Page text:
|Sept/Oct 1999 Music Review|
Willis Alan Ramsey
Shelter Recording Company, 1971
KOCH Entertainment LLC, 1999
Since it came in the mail, Willis Alan Ramsey's self-titled debut from 1971, now being re-released by KOCH Records, has been working overtime in my cd player. Given that Lyle Lovett called this cd "one of the greatest records of all time," I was predisposed to like it. I like it even more every time I hear it.
It's always been a little fantasy of mine to discover some obscure album in a record store that few people have heard of, but that was far ahead of its day. Timeless, even. The kind of album that contemporary artists refer to as a seminal influence on their work. Willis Alan Ramsey's record is just such an album. Recorded in 1971, with acknowledgements to Leon Russell, JJ. Cale, Russ Kunkel, Elliot Mazer, and Greg Allman in the liner notes, the list of artists Ramsey and his album have influenced is fairly impressive. Along with Lyle Lovett and the Allman Brothers, there's Shawn Colvin (who sings "Satin Sheets" on her album Cover Girl), Jimmy Buffett, America, Waylon Jennings, Jerry Jeff Walker, Leo Kottke, Rickie Lee Jones, and John Prine. And let's not forget Captain & Tennille (more about them later).
I also have a soft spot for singer-songwriter-musicians who take full artistic responsibility for the work they put out. I'm the kind of guy that would rather hear Kris Kristofferson sing "Me and Bobby McGee" than Janis Joplin. She may've been a better performer and vocalist than ol' Kris, but it's his damned song. Here again, Willis Alan Ramsey is my kind of guy. He wrote all the songs on this album, plays guitar, bass, and harmonica, co-produces, and, of course, sings. With all due respect to Kris Kristofferson, Ramsey is one songwriter who can sing. He possesses a pliant and expressive voice that seems to wrap itself differently around each song. At times he sounds a bit like James Taylor, and in my opinion he outsings all of the guys with whom he's commonly compared.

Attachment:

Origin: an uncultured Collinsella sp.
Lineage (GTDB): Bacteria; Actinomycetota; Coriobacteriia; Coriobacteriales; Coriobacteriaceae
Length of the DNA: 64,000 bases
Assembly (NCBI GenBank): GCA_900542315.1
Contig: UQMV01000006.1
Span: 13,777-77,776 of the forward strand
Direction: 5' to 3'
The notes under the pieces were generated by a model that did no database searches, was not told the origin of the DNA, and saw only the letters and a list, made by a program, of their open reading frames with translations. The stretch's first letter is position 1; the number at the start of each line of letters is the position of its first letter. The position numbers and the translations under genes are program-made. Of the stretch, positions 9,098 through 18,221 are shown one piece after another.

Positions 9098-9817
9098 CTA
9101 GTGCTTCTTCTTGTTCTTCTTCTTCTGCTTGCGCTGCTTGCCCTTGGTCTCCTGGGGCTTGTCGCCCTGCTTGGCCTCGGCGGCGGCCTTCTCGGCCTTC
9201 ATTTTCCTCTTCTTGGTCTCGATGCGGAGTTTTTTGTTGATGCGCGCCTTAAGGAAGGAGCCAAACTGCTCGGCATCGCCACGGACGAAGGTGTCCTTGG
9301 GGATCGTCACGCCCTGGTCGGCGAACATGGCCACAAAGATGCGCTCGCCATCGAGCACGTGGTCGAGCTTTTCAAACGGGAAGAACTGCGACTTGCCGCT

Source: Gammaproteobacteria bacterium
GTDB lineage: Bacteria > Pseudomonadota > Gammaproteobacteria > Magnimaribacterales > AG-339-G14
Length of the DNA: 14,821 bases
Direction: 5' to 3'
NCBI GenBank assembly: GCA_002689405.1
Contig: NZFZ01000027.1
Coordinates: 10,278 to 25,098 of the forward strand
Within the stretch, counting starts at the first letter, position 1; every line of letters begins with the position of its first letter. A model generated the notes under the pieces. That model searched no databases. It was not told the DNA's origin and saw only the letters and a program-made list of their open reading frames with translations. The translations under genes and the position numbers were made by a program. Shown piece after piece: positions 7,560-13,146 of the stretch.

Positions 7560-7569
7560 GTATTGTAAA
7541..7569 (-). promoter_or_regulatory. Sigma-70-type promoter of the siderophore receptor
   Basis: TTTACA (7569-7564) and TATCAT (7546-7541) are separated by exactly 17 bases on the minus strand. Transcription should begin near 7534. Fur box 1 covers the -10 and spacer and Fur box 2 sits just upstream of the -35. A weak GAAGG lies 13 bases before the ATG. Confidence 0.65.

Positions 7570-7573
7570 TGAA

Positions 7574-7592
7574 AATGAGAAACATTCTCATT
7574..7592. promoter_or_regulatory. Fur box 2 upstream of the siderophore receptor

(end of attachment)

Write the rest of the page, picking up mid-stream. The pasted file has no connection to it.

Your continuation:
The song most people will recognize from this album is "Muskrat Candlelight," which was immortalized by Captain and Tennille as "Muskrat Love." Ramsey's original version sounds a whole lot better. For one thing, it doesn't seem the slightest bit corny (a quality I formerly ascribed in part to the lyrics, but now know was fully due to the Captain). For another, like the other songs on this album, Ramsey somehow manages to combine the best elements of folk, country, rock, jazz and blues to produce a sound that's infinitely listenable. It kinda reminds me of Brewer and Shipley's Tarkio Road in the way it makes me want to sit on a porch on a shady afternoon and contemplate smoking something. Not that you'd need to smoke anything, because the music has already provided a relaxed, happy, almost spiritual mood.
Speaking of sitting on porches, there's a popular story about Lyle Lovett and fellow Texan Robert Earl Keen Jr., back in their college days, sitting on their porch wearing nothing but underwear and guitars, serenading the neighbors across the street. I'd be willing to bet they were playing tunes by Willis Alan.
Major thumbs up to KOCH Records for re-releasing Willis Alan Ramsey. What a cool label, and KOCH Entertainment is a pretty cool distributing company too (they distribute, among many other indie labels, Righteous Babe Records, which has to be some kind of coolness barameter).
Only one question remains. Where is Ramsey now, and when is he going to show up on Austin City Limits for a triumphant hometown comeback?
This album rates a Groovy Factor of Five out of Five, which means I'm richer for owning it than I know how to express.